Mergers and acquisitions (M&A) activity in the Americas has seen a 19% year-on-year increase with 166 completed transactions in 2014 compared to 139 in the previous year. The second half of 2014 marked the busiest six-month period since 2012 and reaffirmed the rebound from the downward trend that bottomed out at the end of 2013.
Deals by country in North America 2009 - 2014
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Much of this uptick in activity has been driven by the US. Although historically it has dominated in terms of overall share of transactions– an entirely natural consequence given the size and maturity of the world’s leading re/insurance market – it had briefly relinquished pole position to Europe in terms of deals completed. Contributing factors to this lull included differing buyer/seller perceptions of company value, ongoing regulatory uncertainty, mediocre economic performance, and some companies’ preference to reinvest excess capital into the business or to satisfy shareholders with stock buybacks and dividends.
However, the second half of 2014 saw the US take back top spot with 75 completed transactions compared to 55 in Europe. These included a number of sizeable deals, the largest of which was the US$1.5 billion acquisition of The Warranty Group by TPG Capital. The signs are that we should expect more M&A in the US. The economy is looking much stronger and a combination of low interest rates, more readily available finance and a number of companies looking to deploy their surplus cash suggests that the conditions for deal-making will persist for the short term. The evidence of recent weeks would appear to underline this, with a number of large transactions announced including Progressive Corp’s offer of US$875m for a majority stake in the parent of US homeowners’ insurer American Strategic Insurance and Assured Guaranty’s $810m cash offer for Radian’s financial guarantee insurer.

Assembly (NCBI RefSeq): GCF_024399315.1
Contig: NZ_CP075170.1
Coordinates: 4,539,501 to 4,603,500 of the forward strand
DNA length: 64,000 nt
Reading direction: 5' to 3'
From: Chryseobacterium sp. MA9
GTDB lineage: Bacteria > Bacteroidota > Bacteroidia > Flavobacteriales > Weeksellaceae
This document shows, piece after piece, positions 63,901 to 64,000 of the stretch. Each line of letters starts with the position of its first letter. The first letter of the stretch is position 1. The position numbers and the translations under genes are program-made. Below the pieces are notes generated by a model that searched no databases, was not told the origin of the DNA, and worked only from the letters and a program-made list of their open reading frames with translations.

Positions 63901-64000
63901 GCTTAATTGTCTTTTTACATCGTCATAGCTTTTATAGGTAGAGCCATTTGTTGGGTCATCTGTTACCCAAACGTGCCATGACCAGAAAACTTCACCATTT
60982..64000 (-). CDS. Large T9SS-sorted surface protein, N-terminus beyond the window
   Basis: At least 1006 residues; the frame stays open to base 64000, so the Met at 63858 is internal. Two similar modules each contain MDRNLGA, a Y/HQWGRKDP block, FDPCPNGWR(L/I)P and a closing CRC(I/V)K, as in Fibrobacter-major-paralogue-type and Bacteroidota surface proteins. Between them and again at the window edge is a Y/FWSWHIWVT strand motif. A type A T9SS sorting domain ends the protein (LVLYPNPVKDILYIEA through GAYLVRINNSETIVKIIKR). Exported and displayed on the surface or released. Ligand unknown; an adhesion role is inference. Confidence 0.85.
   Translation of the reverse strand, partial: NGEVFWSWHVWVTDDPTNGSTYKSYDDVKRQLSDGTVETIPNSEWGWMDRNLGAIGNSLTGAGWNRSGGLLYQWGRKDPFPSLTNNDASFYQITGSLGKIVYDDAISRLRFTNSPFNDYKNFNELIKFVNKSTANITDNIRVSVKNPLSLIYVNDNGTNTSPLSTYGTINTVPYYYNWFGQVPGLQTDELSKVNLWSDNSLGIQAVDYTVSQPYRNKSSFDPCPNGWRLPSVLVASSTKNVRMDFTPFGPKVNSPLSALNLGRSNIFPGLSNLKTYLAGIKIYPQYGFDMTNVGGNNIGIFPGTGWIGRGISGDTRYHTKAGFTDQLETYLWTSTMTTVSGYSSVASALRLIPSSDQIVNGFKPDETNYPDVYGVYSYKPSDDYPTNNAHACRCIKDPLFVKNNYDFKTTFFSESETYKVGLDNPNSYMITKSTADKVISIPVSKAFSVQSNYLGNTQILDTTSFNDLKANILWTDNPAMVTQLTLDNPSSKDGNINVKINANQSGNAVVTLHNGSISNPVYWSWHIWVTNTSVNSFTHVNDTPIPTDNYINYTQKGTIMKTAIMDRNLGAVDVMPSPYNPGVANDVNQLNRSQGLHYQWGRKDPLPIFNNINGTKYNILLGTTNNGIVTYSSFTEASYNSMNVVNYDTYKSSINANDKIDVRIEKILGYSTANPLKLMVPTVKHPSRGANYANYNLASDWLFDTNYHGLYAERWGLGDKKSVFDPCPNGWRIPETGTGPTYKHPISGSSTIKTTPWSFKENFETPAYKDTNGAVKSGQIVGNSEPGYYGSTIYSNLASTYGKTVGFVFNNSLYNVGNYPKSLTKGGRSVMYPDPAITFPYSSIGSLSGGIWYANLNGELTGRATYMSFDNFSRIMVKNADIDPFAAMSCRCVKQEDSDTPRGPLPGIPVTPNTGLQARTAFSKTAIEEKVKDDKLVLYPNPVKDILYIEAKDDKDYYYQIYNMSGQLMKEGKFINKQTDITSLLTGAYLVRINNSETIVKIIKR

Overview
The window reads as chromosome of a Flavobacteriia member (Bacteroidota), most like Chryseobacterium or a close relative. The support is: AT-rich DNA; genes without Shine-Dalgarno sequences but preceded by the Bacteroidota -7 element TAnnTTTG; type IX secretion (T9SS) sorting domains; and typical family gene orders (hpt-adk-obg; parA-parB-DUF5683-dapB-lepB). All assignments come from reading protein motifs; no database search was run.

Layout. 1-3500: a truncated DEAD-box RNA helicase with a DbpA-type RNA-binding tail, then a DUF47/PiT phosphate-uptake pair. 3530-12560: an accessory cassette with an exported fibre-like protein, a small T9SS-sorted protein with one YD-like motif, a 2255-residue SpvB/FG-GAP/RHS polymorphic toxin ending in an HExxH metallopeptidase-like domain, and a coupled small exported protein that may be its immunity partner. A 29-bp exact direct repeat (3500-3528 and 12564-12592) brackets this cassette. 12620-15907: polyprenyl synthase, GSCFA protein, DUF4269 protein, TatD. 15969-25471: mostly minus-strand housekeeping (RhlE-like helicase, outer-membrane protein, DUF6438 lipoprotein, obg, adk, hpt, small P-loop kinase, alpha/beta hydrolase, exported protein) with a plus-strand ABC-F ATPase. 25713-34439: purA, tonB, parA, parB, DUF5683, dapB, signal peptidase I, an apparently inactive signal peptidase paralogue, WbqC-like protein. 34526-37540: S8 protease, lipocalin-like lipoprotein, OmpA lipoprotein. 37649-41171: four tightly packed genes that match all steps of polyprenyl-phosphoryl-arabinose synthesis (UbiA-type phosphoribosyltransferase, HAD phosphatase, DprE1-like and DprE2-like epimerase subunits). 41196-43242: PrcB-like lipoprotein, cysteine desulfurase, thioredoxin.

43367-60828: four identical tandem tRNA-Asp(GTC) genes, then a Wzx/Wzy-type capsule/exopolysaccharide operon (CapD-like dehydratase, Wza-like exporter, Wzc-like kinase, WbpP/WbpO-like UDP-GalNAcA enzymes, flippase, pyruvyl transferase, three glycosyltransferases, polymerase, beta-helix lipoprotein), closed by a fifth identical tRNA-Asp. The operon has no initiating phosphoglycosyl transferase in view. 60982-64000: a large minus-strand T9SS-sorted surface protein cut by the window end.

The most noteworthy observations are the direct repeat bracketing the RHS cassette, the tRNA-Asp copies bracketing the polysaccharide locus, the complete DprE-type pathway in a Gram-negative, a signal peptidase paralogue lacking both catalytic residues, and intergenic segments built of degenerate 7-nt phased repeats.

Search for scale
Other markets in North America are also seeing increased M&A activity. Early 2015 has seen a number of key deals in Bermuda, with reinsurers seeking greater scale. Size is becoming increasingly important – while previously the new market norm for reinsurer capitalisation was between $5bn and $10bn, the evolving market environment has led some to adapt this view and move the dial closer to $10bn. If this is the case, then strategic mergers and acquisitions will continue to be driven by the desire to reach optimal scale and relevance.
In the second half of 2014 there were four completed transactions involving Bermuda entities, including the acquisition by the Canada Pension Plan Investment Board of Wilton Re Holdings Ltd. for US$1.8 billion. February saw a continuation of 2015’s merger frenzy, with Canadian insurance giant Fairfax unveiling a deal to acquire Lloyd’s insurer Brit. Fairfax’s purchase follows announcements about XL’s deal to acquire Catlin, RenaissanceRe’s planned acquisition of Platinum and the “merger of equals” between PartnerRe and Axis Capital.
Meanwhile, in the second half of 2014 there were 12 completed deals involving Canadian targets. The majority of these were domestic transactions valued at under US$ 100 million. Growth and the desire for scale is also a driver here but another factor may be at play. Some commentators have noted that a large number of Canadian transactions involve small and medium sized entities, often in the distribution channel. Many if these – up to around 30% – are thought to be owned by baby boomers looking for an exit strategy. Private sales look to be popular route; if so we should expect more to follow.